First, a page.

Narrative storytelling and science might seem to have little in common, but according to Dr. Shannon Wooden, associate professor in the English department at Missouri State University, narrative medicine is the result of combining the two fields to improve the healthcare experience.
What is narrative medicine?
“Narrative medicine begins with the premise that narrative, also known as story, is the foundational way people make meaning of things,” said Wooden. “We understand our personal lives, our identities and even our bodies in terms of the stories we tell about them.”
Narrative medicine recognizes this premise and applies it to healthcare situations by training doctors to listen to all aspects of a patient’s story more closely, rather than just the chief complaint. Doctors tend to only hear the main medical concern when a patient is telling the narrative of their issue, and then rewrite the story to focus only on a solution to the medical concern.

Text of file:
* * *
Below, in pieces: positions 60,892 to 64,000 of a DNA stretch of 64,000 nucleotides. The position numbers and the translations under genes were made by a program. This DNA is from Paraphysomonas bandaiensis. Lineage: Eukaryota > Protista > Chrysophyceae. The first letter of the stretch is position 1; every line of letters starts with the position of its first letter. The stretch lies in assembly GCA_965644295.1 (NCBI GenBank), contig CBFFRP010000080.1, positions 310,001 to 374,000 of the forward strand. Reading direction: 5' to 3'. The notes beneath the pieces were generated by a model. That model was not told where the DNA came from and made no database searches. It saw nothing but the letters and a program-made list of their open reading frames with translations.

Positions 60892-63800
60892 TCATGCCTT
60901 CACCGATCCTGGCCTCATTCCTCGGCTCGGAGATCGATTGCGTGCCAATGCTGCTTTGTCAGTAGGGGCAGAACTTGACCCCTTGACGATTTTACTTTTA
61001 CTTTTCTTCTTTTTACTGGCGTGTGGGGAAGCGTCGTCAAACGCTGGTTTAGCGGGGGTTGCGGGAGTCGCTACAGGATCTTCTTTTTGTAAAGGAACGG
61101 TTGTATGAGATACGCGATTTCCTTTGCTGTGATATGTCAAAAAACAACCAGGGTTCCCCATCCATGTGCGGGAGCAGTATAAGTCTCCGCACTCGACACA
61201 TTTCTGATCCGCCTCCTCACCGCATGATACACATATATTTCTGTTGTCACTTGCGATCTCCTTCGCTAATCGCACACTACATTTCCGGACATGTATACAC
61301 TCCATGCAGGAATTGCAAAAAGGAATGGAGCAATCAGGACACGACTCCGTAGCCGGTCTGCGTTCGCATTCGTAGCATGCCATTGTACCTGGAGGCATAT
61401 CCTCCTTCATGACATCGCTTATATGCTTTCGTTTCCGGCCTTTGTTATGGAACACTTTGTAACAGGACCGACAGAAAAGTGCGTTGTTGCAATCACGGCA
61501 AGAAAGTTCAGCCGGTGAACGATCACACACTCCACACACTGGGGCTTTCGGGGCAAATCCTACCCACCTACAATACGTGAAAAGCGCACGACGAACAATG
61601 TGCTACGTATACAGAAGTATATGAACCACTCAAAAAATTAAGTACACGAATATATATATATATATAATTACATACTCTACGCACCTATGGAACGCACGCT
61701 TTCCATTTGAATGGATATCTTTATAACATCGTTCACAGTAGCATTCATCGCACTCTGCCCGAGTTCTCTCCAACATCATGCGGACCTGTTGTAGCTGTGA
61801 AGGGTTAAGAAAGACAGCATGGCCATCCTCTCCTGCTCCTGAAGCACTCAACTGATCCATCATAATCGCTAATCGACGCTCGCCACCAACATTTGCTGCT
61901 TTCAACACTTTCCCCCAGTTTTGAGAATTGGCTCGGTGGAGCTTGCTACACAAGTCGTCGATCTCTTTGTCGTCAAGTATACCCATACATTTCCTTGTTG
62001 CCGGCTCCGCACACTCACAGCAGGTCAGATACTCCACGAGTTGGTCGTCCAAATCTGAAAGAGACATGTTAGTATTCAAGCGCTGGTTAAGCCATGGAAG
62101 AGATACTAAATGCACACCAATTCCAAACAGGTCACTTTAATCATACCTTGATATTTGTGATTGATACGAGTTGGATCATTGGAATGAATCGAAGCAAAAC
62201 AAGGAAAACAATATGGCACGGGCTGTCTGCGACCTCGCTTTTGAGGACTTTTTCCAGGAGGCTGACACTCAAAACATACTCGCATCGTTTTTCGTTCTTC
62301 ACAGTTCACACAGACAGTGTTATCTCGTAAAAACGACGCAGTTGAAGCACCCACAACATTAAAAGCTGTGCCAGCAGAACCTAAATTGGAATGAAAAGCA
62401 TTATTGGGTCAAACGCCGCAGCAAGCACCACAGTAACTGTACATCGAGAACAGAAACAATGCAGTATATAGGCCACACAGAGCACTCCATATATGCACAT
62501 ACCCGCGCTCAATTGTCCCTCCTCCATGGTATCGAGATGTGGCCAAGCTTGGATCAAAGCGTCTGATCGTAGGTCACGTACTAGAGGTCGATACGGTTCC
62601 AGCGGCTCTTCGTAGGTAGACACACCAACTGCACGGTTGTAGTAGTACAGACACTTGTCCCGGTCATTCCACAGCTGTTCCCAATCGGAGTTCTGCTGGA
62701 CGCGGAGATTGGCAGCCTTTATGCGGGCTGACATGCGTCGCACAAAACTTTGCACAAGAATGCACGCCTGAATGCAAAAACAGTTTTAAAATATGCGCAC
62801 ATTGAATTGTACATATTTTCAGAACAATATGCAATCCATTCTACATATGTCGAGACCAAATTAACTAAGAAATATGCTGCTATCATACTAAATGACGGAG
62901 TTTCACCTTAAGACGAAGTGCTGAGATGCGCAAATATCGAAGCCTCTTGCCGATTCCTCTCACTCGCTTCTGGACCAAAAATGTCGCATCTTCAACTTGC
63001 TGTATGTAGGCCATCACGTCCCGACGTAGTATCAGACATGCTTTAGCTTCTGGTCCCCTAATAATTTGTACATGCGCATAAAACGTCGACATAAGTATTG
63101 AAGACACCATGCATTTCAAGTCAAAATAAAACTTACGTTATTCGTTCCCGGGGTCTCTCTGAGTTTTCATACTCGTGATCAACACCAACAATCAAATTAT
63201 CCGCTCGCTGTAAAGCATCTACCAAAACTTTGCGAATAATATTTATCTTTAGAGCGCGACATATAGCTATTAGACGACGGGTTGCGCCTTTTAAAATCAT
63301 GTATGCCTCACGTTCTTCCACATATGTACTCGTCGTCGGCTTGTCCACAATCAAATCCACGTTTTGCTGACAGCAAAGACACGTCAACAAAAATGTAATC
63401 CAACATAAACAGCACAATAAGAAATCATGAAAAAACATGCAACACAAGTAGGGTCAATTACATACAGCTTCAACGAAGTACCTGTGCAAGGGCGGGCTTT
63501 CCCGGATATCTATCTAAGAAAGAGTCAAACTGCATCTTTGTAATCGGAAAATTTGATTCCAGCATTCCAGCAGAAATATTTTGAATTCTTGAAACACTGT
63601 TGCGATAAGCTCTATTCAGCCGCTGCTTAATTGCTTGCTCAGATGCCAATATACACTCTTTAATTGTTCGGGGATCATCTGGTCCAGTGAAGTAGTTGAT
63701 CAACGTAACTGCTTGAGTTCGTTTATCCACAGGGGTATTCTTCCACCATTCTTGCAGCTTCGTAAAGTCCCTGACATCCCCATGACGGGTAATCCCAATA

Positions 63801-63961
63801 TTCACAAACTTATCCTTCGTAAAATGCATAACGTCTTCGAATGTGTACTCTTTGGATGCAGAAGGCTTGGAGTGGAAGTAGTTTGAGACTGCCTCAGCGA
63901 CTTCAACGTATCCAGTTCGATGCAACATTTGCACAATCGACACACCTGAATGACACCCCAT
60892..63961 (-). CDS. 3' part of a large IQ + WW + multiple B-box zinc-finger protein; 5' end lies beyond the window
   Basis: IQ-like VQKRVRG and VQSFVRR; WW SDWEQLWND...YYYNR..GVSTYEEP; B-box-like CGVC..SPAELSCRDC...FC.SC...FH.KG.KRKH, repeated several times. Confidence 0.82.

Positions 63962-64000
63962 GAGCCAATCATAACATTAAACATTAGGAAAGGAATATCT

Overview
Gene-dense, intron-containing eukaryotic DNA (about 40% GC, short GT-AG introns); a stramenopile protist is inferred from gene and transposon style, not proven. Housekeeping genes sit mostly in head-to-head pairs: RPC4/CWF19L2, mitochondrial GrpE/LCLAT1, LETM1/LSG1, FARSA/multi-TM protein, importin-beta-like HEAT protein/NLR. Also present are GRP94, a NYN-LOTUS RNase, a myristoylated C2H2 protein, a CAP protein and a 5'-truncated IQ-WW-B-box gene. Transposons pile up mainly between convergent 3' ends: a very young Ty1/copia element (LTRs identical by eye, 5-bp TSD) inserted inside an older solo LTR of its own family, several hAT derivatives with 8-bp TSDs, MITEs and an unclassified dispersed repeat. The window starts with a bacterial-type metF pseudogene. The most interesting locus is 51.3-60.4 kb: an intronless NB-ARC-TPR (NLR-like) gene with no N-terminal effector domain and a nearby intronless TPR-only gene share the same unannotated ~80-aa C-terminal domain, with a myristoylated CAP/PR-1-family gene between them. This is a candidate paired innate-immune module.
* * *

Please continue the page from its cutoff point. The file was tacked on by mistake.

How narrative medicine is helpful
Wooden says diagnosis and treatment plans can be improved by using narrative medicine to train doctors to listen to more to aspects of patients’ lives.
Wooden also believes that narrative medicine is useful not only for doctors.
“Through narrative medicine, we can all improve immeasurably in our ethical behavior, our understanding of others and our empathy by learning to be fully present in our narrative encounters,” said Wooden. “I’ve found that it’s made an enormous difference to me already in both my professional and personal lives.”